synonymy --- polysemy ?

  • Polysemy is a semantic property of one word at a time that unites meanings. The relationship between them is motivated, but it is only sometimes predictable.
    • It is not accidental or arbitrary that words acquire polysemy. It is in their nature. :-)
    • It is typical for semantic value to be flexible, extended, and “multiplied”.
    • Polysemy is about categorization, both between words (W1 covers a semantic territory) and within a word (M1 and M2 are categories too).
  • One form : One meaning
    • a principle that cognition may strive for / take as a default
    • synonymy breaks it
    • polysemy breaks it
slide16

synonymy --- polysemy ?

  • The role of co(n)text
    • You can evaluate synonymy in identical co(n)texts:
      • I like to play the fiddle in bars. I like to play the violin in bars.
    • Usually you evaluate polysemy in non-identical co(n)texts
      • I got to Zabriskie Point. I got to a point in my life where…
    • But you can use identical co(n)texts as well.
    • I got to be the last one. I got to be the last one.
slide17

evaluating

  • To study shades of semantic similarity, we need to evaluate it.
  • A corpus cannot tell us if two instances are semantically similar
    • It requires human judgement
  • The main use of evaluating in this paper:
    • How informants / test subjects / speakers
      • evaluate the semantic similarity (or difference)
      • of linguistic items in a more or less experimental setting (e.g., similarity rating test)
    • ≈ Data elicitation ≈ Population test
evaluating
evaluating
  • quantitative:
    • Estimate the degree of synonymy

(or semantic distance between two meanings in polysemy)

  • qualitative:
    • Justify / explain / explicate

the nature of / the reason for

semantic similarity

evaluating takes place in real life as well
evaluating takes place in real life as well
  • synonymy (examples)
    • in linguistic production, you e.g. estimate which of the near-synonyms might suit your needs best
    • in comprehension, you e.g. estimate whether near-synonyms that you have encountered refer to the same semantic value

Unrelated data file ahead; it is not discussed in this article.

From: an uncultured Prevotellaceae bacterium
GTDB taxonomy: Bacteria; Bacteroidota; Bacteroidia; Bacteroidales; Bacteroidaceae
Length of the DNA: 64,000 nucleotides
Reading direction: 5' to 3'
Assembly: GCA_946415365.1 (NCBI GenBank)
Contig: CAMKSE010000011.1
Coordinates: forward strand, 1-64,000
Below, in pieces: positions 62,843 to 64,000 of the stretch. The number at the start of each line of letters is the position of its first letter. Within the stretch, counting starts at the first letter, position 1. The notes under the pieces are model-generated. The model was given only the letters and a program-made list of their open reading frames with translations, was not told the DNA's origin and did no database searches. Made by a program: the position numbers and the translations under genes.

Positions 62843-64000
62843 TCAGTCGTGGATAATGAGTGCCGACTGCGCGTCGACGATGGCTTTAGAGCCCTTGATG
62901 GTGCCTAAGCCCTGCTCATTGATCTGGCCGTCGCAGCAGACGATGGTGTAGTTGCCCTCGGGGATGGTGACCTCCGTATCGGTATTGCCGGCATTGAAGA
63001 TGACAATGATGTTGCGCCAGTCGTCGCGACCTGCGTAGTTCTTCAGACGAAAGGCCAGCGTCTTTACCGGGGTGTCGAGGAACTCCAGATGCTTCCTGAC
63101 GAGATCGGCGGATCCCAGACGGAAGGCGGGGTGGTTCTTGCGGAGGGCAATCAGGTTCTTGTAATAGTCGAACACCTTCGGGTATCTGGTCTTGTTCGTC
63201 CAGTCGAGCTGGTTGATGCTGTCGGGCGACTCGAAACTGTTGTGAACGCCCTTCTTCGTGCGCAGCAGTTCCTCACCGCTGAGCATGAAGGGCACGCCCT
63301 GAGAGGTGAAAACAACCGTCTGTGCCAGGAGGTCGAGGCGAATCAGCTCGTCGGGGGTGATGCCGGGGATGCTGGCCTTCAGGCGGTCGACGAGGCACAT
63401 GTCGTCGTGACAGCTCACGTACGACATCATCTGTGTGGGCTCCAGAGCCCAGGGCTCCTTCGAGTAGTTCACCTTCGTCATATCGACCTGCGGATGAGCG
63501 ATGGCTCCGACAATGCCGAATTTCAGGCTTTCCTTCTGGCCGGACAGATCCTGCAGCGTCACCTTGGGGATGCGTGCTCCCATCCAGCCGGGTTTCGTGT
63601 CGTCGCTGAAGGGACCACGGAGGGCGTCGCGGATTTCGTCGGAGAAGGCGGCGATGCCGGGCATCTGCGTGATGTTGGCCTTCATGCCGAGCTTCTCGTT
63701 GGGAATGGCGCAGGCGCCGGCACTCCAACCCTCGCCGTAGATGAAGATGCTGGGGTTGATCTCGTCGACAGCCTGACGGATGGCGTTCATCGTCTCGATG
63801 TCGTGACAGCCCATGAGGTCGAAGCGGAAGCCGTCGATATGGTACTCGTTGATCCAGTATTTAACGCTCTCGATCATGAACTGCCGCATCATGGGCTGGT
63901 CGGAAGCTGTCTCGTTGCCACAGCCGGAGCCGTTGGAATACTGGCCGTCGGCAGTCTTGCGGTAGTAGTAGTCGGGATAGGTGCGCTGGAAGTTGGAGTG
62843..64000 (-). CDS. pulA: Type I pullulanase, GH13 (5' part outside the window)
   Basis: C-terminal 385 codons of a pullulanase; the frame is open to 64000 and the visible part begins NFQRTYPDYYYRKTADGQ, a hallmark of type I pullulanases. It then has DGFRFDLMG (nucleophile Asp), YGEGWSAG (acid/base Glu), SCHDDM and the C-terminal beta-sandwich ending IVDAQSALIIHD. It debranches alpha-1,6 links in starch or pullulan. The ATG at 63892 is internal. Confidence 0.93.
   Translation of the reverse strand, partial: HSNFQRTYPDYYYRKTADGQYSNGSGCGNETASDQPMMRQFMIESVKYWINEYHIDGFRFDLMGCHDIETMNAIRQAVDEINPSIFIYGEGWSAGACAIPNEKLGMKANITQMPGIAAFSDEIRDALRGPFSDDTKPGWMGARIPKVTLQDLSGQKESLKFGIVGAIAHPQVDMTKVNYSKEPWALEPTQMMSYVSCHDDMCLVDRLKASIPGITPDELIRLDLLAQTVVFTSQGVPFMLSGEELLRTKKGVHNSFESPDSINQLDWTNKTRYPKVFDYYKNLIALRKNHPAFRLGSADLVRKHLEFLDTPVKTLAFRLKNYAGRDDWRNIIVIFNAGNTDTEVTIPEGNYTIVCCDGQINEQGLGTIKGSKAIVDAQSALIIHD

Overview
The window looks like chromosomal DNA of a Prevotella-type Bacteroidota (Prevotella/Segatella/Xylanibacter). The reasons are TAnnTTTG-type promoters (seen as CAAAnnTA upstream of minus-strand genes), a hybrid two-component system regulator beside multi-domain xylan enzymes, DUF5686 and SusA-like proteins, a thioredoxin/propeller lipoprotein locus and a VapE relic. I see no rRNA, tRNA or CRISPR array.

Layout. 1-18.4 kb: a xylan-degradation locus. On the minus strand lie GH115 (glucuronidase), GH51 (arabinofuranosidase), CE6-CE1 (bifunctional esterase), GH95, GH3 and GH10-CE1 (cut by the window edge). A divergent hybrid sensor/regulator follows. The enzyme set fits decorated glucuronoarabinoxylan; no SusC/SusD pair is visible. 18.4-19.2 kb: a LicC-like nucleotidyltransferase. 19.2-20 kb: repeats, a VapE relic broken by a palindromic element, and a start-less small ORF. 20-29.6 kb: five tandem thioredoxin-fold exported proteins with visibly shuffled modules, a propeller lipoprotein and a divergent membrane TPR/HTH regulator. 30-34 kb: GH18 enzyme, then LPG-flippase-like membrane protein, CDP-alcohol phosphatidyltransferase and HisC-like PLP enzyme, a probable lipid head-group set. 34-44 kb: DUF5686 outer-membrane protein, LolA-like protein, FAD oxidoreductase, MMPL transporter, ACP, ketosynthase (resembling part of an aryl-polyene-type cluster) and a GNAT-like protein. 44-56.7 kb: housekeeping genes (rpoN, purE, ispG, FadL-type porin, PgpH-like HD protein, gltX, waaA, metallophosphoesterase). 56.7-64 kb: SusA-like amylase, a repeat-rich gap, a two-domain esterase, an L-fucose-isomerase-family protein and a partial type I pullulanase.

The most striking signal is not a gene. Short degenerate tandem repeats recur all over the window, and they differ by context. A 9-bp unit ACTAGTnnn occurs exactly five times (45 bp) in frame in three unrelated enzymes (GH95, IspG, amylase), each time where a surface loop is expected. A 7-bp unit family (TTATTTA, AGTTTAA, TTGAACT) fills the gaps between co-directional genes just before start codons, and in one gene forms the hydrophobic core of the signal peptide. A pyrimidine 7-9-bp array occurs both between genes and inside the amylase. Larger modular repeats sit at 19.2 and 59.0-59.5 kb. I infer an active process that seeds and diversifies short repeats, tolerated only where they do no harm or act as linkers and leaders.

• in communication, when you negotiate meaning, you e.g. operate with synonymous alternatives
  • polysemy (examples)
    • in production, you e.g. apply words to new contexts
    • in comprehension, you e.g. approximate meanings according to related meanings of the same word
    • jokes often exploit polysemy
    • polysemy may cause misunderstandings
    • in communication, when you negotiate meaning, you e.g. cross-check with polysemy of other words
slide20

(Back to experiments/elicitation.) Expected difference between synonymy and polysemy, 1

  • If an informant is asked to rate the semantic similarity/difference of two words,
    • the very fact that they are different words might cause her/him to presuppose that there is at least some semantic difference.
    • Therefore, rating two words ”semantically identical” requires a marked choice.
    • However, if the informant realizes that the researcher is after synonymy, then evaluating W1 and W2 as semantically similar is more likely.
slide21

Expected difference between synonymy and polysemy, 2

  • If an informant is asked to rate the semantic similarity/difference of two meanings of one word,
    • the very fact that they are uses/instances of the same word might cause her/him to presuppose that there is at least some semantic similarity.
    • Therefore, rating two words ”semantically totally/very different” requires a marked choice.
    • However, if the informant realizes that the researcher is after polysemy, then evaluating M1 and M2 as semantically different is more likely.
slide22

Factors that influence

  • In both cases (synonymy and polysemy)
    • it matters a great deal
      • Which test (type) we use
      • What the instructions (exact phrasings) are
      • Whether there is an example rating given by the researcher
      • What the selection of stimuli is
      • What the linguistic context of each stimulus is
      • Which types of cases have been placed in the beginning of the test (or, the order in general)
slide23